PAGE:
Genesis 22:24
And his concubine, whose name was Reumah, she bore also Tebah, and Gaham, and Thahash, and Maachah.
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EXPOSITORY (ENGLISH BIBLE)
(24) Maachah.—This name appears as that of a small Aramaic people, in Deuteronomy 3:14; Joshua 12:5; 2Samuel 10:6.

22:20-24 This chapter ends with some account of Nahor's family, who had settled at Haran. This seems to be given for the connexion which it had with the church of God. From thence Isaac and Jacob took wives; and before the account of those events this list is recorded. It shows that though Abraham saw his own family highly honoured with privileges, admitted into covenant, and blessed with the assurance of the promise, yet he did not look with disdain upon his relations, but was glad to hear of the increase and welfare of their families.This family notice is inserted as a piece of contemporaneous history, to explain and prepare the way for the marriage of Isaac. "Milkah, she also," in allusion to Sarah, who has borne Isaac. So far as we know, they may have been sisters, but they were at all events sisters-in-law. The only new persons belonging to our histoy are Bethuel and Rebekah. Uz, Aram, and Kesed are interesting, as they show that we are in the region of the Shemites, among whom these are ancestral names Genesis 10:23; Genesis 11:28. Buz may have been the ancestor of Elihu Jeremiah 25:23; Job 32:2. Maakah may have given rise to the tribes and land of Maakah Deuteronomy 3:14; 2 Samuel 10:6. The other names do not again occur. "And his concubine." A concubine was a secondary wife, whose position was not considered disreputable in the East. Nahor, like Ishmael, had twelve sons, - eight by his wife, and four by his concubine.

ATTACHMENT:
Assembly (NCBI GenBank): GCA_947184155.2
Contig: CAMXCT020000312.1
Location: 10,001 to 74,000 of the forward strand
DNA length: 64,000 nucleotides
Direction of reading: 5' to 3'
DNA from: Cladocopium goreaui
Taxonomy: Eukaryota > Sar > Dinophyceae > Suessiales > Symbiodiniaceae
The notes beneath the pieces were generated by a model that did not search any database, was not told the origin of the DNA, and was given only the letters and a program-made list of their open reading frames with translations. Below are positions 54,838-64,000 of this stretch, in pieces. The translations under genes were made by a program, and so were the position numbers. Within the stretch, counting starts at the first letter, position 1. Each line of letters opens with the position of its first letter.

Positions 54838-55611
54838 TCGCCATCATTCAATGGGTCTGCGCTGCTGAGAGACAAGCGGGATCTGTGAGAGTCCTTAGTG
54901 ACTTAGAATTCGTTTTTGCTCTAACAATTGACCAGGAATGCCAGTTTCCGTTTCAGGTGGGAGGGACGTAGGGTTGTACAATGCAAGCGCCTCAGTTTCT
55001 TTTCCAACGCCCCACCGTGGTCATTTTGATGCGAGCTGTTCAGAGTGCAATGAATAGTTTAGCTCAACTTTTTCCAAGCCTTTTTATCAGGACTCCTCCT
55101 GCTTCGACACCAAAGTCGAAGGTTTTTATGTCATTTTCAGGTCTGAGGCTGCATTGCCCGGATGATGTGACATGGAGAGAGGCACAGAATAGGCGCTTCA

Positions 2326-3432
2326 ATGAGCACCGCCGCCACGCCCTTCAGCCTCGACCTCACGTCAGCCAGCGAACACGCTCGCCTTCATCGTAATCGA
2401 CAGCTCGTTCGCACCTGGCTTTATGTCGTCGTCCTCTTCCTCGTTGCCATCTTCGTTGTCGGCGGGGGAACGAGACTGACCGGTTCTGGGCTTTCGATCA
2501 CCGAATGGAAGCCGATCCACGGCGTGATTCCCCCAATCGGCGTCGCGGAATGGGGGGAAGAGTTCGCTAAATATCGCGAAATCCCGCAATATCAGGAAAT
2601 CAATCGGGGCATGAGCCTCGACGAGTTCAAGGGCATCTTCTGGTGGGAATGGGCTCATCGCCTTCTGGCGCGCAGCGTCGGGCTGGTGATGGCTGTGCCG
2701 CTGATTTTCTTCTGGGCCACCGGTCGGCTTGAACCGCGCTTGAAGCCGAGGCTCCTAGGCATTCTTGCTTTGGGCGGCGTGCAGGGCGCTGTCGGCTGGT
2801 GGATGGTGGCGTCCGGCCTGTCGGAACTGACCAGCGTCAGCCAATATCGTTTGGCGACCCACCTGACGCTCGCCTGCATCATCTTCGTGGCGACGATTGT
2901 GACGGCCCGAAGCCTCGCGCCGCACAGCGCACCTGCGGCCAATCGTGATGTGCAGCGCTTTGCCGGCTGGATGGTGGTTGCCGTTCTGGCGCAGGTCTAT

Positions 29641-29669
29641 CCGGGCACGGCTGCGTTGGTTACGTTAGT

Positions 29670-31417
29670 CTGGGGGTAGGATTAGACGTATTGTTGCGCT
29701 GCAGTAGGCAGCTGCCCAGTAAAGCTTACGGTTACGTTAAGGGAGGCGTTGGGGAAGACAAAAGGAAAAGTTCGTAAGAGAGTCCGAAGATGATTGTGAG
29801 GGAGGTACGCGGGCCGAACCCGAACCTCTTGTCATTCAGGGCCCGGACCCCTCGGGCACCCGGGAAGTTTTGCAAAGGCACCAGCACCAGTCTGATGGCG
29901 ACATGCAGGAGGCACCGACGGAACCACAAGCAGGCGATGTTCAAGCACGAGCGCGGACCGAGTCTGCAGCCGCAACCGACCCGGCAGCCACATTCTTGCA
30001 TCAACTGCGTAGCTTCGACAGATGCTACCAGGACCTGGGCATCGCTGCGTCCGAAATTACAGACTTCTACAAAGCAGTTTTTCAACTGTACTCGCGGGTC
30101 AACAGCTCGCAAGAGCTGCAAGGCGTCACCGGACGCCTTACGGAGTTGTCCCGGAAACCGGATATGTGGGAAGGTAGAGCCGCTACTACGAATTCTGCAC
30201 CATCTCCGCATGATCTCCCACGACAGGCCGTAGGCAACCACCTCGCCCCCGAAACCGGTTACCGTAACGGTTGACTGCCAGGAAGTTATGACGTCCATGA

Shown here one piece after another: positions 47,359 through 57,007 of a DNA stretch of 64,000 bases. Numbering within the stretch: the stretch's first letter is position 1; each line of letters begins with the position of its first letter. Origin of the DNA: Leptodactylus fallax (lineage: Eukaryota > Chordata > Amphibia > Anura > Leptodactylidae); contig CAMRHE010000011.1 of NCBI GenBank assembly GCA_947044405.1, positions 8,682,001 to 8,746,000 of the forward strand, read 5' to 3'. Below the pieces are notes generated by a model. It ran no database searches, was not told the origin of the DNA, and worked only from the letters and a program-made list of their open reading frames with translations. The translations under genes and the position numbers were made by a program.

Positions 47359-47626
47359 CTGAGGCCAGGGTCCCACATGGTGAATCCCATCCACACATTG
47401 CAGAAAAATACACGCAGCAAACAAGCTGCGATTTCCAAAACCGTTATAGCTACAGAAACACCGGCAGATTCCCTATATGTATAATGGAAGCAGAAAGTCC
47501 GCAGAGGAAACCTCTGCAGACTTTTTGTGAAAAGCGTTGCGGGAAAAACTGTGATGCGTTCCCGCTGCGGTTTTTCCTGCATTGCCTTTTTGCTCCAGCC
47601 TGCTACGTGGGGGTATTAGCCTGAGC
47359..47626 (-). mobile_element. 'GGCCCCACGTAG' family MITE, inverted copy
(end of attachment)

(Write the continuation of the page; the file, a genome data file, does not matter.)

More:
- The Death of Sarah

2. ארבע קרית qı̂ryat-'arba‛, "Qirjath-arba', city of Arba." ארבע 'arba‛, "Arba', four."

8. עפרון ‛eprôn, "'Ephron, of the dust, or resembling a calf." צחר tshochar, "Tsochar, whiteness."

9. מכפלה makpêlâh, "Makpelah, doubled."

The death and burial of Sarah are here recorded. This occasions the purchase of the field of Makpelah, in the cave of which is her sepulchre.

13-19. Abraham lifted up his eyes … and behold … a ram, &c.—No method was more admirably calculated to give the patriarch a distinct idea of the purpose of grace than this scenic representation: and hence our Lord's allusion to it (Joh 8:56). A concubine was an inferior kind of wife, taken according to the common practice of those times, subject to the authority of the principal wife, and whose children had no right of inheritance, but were endowed with gifts. See Genesis 21:14 25:6.

Maachah, a name common both to man, as 2 Samuel 10:6, and woman, as 1 Kings 15:13. And his concubine, whose name was Reumah,.... Not an harlot, but a secondary wife, who was under the proper and lawful wife, and a sort of a head servant in the family, and chiefly kept for the procreation of children; which was not thought either unlawful or dishonourable in those times such as was Hagar in Abraham's family: